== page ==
How to Use System Restore on Windows 10/11 the Right Way?

PC Repair Windows
System Restore

Windows 10/11 is pretty robust when it comes to troubleshooting problems that might stop it from functioning normally. But there are moments when you have no option but to revert to a previous working state.

For most people, the first thing that comes to mind when the changes they made on their computers didn’t work as planned is to restore their PCs to an initial working state. The System Restore feature usually comes in handy during such times.

But as useful as it is, there are a lot of misconceptions and ambiguities about this built-in utility. In this post, we will show you what System Restore can do and how to use it on Windows 10/11.

What is Windows System Restore?

System Restore is a built-in tool that helps to reverse specific changes made on the Windows operating system. This feature usually takes a snapshot of the Windows Registry and some system files, and then save them as a restore point. These restore points serve as a fail-safe whenever a significant change occurs on your system. The utility is particularly helpful whenever you want to roll back major changes made before the problem started.

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A good rule of thumb is to always create a restore point before changing the Registry or installing anything tied to the operating system, for instance, third-party software or drivers. Windows 10/11 usually creates its restore points before installing Windows-based updates, patches, and security fixes.

Think of this built-in recovery tool as an undo feature for critical parts of the Windows OS.

So, What Else Can System Restore Do?

There can be more than one reason you might need to use System Restore in Windows 10/11. Apart from returning your system to a previous working point, you can also use it to recover programs, Windows system files, and registry setting installed on your computer. In some cases, System Restore can come in handy when changing scripts, batch files, and other types of executable files generated by your system.

Note that the System Restore feature may not help you recover personal files like documents, emails, and photos if they are lost. Also, when trying a System Restore, you may get stuck sometimes.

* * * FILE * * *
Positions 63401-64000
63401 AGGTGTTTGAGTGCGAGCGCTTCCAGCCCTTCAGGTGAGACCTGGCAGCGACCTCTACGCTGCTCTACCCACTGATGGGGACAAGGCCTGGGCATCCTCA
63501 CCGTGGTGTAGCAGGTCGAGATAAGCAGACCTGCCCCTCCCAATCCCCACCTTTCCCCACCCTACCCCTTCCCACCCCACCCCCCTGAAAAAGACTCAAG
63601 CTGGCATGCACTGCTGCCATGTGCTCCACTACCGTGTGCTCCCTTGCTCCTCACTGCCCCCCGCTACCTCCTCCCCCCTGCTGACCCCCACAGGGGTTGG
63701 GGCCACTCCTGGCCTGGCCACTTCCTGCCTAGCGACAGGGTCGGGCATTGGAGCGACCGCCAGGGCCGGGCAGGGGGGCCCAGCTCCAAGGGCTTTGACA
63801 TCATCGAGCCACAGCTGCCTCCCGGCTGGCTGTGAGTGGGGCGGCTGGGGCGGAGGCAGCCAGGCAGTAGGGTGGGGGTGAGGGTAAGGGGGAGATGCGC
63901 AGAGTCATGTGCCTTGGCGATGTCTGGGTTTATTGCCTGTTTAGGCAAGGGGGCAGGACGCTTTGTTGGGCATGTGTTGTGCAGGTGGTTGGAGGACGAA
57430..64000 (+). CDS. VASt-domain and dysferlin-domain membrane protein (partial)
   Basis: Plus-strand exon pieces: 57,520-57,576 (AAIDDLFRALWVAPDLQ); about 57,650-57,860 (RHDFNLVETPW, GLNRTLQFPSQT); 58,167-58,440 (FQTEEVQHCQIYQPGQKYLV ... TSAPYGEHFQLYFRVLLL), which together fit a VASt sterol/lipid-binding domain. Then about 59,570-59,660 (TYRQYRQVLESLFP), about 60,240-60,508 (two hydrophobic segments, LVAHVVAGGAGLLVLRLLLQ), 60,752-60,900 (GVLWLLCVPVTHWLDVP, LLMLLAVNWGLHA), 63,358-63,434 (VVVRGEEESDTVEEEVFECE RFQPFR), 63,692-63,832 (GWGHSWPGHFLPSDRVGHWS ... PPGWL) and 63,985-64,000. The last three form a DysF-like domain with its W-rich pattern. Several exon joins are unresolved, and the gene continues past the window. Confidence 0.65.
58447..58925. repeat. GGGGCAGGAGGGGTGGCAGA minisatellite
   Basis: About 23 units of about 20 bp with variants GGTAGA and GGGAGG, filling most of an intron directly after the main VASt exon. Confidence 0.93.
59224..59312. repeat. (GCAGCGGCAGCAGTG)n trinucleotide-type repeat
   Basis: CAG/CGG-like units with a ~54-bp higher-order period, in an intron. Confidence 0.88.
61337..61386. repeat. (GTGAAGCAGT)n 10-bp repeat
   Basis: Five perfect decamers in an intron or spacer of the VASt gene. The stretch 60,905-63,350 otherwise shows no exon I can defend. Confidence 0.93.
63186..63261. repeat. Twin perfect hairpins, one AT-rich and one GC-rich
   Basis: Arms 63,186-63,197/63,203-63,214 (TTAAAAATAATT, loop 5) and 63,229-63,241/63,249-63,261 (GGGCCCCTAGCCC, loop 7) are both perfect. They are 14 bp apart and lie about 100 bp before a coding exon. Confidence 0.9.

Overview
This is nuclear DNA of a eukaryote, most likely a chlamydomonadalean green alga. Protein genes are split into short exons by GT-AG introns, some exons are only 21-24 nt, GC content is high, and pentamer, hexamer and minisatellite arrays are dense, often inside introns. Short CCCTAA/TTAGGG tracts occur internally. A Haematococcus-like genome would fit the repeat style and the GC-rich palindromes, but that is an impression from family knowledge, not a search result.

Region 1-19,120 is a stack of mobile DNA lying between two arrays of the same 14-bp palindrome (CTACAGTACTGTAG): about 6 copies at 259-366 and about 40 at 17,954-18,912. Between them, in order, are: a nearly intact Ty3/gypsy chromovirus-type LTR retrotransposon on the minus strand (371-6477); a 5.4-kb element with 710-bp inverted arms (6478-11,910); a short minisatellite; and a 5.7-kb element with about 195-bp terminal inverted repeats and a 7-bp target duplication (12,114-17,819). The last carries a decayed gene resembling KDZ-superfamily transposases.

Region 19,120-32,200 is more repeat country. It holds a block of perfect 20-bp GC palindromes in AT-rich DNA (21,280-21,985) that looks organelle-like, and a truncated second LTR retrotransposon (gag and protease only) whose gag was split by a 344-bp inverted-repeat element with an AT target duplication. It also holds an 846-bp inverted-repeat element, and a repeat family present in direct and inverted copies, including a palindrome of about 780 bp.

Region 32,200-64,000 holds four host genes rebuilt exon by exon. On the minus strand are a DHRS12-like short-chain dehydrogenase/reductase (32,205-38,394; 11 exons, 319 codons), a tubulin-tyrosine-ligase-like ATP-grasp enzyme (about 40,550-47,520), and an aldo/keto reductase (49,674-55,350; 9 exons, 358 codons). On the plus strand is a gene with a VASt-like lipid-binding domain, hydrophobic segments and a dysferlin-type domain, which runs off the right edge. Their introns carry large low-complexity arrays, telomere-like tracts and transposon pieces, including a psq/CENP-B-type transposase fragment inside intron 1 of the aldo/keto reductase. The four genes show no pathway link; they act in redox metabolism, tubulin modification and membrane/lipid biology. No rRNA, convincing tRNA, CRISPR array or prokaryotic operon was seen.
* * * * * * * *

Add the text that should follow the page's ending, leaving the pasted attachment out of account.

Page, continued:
What Happens If System Restore Is Interrupted?

When the Windows operating system creates a System Restore point, it includes different files, such as registry files, system files, and some user files. The System Restore snapshot may include the following:

  • The Windows Registry
  • Local user profiles
  • COM/WMI databases
  • DDL Cache
  • Drivers, among other elements

Basically, these files are restored during the System Restore process. So, when the process gets interrupted, it could lead to an unbootable system. Windows cannot work with incomplete registry entries.

How to Use System Restore on Windows 10/11?

With a little prior planning, System Restore will always have your back whenever you experience problems with your PC.

Step 1: Enable System Restore on Windows

Unfortunately, for some unknown reason, the System Restore feature comes disabled by default. So, you have to enable it if you intend to make use of it. Here is how:

  1. Go to Start and search for Create a restore point.
  2. From the list of results, choose the System Properties experience.
  3. Navigate to the System Properties tab and select the drive you want to protect.
  4. After that, hit the Configure button.
  5. Now, choose Turn on system protection.
  6. Next, click Apply, then OK.
  7. From here, Windows will create a restore point automatically.

Step 2: Create a System Restore Point